Just at that point, I got another email, from the solo vocalist (the one who’d set up the first band). My heart in my throat, I opened it up, and saw what I dreaded to find – she, too, would not be appearing this evening. She claimed she’d had the flu all week, and while that’s an excuse I could consider valid, hearing about it a few minutes before showtime is not, like, very cool. And right then, after all that had happened this gig, especially so.

So there we were, after all that, my grand night had boiled down to a power trio that knew four songs, and me. But, if I need to say it again, the damned show must go the hell on.

A nice little crowd of my friends had arrived by this point, as had some pals of the band. After scrambling a bit to put together a full drumset, the fellas plugged in and launched into a loud, grunge-oriented set, ending with a bruising cover of NiN’s “Hurt”. In truth, they were pretty good at what they did, but I was finding it hard to appreciate them. This band just were’t at all what I had imagined as part of the bill (I was picturing Clogs, and was getting Soundgarden…), and my resentment over the way things had turned out lingered on. But the last thing I was going to do was to put on a lame set, so I steeled myself, plugged in my guitar and put on a smile.

After a song or two, everything else melted away, and I started to thoroughly enjoy myself. I was playing pretty well and people were listening, what else could I ever want? Pauline joined me with her violin to cover “Gold” from the Once musical/movie, dedicated to a friend, and my enjoyment went even higher up the scale. I did another solo tune to finish up (a new arrangement of “House”, an old favorite), and my contribution was done. A good feeling, after all of that.

A friend of the first band had volunteered to play a bit of solo guitar afterward, since there was nothing else going on, so I had a welcome beer and enjoyed some of his drone-based music while catching up with friends. Then a few of us lit out to find food in the neighborhood. Pushing open the front door, we saw a winter wonderland, one of those amazing times when the city emits no noise and everything is white. The wind was nasty, and the snow had accumulated to at least six inches, but it was great fun stumbling through the piles, and when we found an Italian place open with good pizza and great wine, we had ourselves a perfect end to a pretty good night, after all.





Tuesday evening, I got an email from a promoter asking if I was interested in filling in for an open slot on Wednesday night at Wicked Willy’s, a club on the (in)famous Bleecker Street. Though I’ve never played there, just last week I went to the Red Lion, a club down the block from Willy’s, to see a friend play. It was the kind of scene I expected from the strip, a mix of tourists and NYU students, both enjoying cheap margaritas, pitchers of Bud and loud cover bands. So when this email came, after a quick glance at their site (“time flies when you’re drinking rum!”) I knew what I would be getting myself into.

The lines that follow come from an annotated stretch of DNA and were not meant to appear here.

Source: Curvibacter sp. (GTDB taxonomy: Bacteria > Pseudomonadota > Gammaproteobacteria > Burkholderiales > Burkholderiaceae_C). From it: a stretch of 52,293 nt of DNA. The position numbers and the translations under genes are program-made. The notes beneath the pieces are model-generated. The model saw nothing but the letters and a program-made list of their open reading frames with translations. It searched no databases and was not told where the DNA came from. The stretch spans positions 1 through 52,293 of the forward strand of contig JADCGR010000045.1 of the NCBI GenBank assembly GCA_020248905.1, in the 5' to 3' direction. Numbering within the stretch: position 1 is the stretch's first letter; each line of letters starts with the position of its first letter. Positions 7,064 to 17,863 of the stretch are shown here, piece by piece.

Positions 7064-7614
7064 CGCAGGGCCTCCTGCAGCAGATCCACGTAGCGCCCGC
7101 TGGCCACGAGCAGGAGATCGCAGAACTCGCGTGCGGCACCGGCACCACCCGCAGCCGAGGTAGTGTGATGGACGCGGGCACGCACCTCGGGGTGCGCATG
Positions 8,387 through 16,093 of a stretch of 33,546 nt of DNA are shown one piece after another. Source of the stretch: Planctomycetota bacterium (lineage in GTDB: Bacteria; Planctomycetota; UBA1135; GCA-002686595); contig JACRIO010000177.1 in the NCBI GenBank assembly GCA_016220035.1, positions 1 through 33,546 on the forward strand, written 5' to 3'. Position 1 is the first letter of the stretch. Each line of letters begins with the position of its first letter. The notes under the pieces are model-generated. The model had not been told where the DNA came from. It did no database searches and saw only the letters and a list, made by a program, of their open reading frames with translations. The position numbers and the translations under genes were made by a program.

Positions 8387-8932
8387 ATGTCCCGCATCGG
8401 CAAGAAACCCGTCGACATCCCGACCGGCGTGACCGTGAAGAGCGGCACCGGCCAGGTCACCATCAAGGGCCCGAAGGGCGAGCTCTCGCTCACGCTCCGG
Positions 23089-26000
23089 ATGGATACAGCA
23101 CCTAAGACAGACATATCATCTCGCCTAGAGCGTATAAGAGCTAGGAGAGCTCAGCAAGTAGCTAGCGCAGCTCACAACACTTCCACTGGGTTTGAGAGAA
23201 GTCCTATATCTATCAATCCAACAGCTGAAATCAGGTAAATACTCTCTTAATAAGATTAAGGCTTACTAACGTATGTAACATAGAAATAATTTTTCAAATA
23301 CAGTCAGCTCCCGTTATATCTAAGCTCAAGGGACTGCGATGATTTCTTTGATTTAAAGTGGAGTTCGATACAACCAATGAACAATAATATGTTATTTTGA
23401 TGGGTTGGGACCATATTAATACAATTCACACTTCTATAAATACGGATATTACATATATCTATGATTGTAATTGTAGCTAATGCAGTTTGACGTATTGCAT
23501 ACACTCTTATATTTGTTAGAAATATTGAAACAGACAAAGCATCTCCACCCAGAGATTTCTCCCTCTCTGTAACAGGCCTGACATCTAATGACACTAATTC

Still, I was up for the challenge of trying to get across to a crowd in party mode, and thought it might allow me to play before a crowd I wouldn’t normally encounter otherwise. Moreover, I had no plans for the night, and there was no pressure to try to promote the gig in the 24 hours before set time. I wrote back and accepted the slot, albeit not without a few misgivings.

I arrived in the place to find abundant pirate-related decorations, unbelievably cheap drink specials, and an acoustic duo doing a decent version of “Bye Bye Love”. The last was promising enough, though after a few more songs I realized they were playing nothing but cover tunes, each in precisely the same style. They sound was decent enough, and there were a handful of people listening to them play, though as soon they finished both band and listeners repaired together to the back room, which is dedicated to beer pong (I wish I were kidding).

The soundperson got me going quickly, and I got going with my set, as upbeat as possible. There were people scattered around the place, and occasionally I earned a glance, but by and large they had their eyes trained on a conversation partner or a football game on one of the TV’s. 

No matter what I played, there was no applause. Whenever this happens, I try to just keep the music going as it’s just too embarrassing otherwise. I blew through my dozen songs, said a “thank you for listening, everyone!” from which I drained as much irony as possible, and was rewarded with a few listless claps.

I retired to the bar, and in keeping with the spirit of the place, ordered a Rum & Coke. The modest glass arrived, carried by a bartender who requested $3 of me. Now, $3 was the advertised price for this bottom-of-the-well-liquor special…really, I wasn’t even gonna get a free drink?!? I asked her, “Wait, I don’t even get a discount?” She replied, a bit embarrassed, “Sorry, not on Wednesdays.”

I threw back the drink and slunk out of there. I’d just been told that my 45 minutes of live music wasn’t worth even the few quarter’s worth of cheap booze that goes into this crappy drink. It was a bit shaming, sure, but more than that I was just amazed that they could keep a regular schedule of musicians willing to play for nothing at all. Moreover, though the musicians are all locals, and potential customers, you can be damned sure that I, for one, will never spend a dime in that place. Seems like bad business to me – then again, it was hardly a shrewd decision to take this gig. Now I know.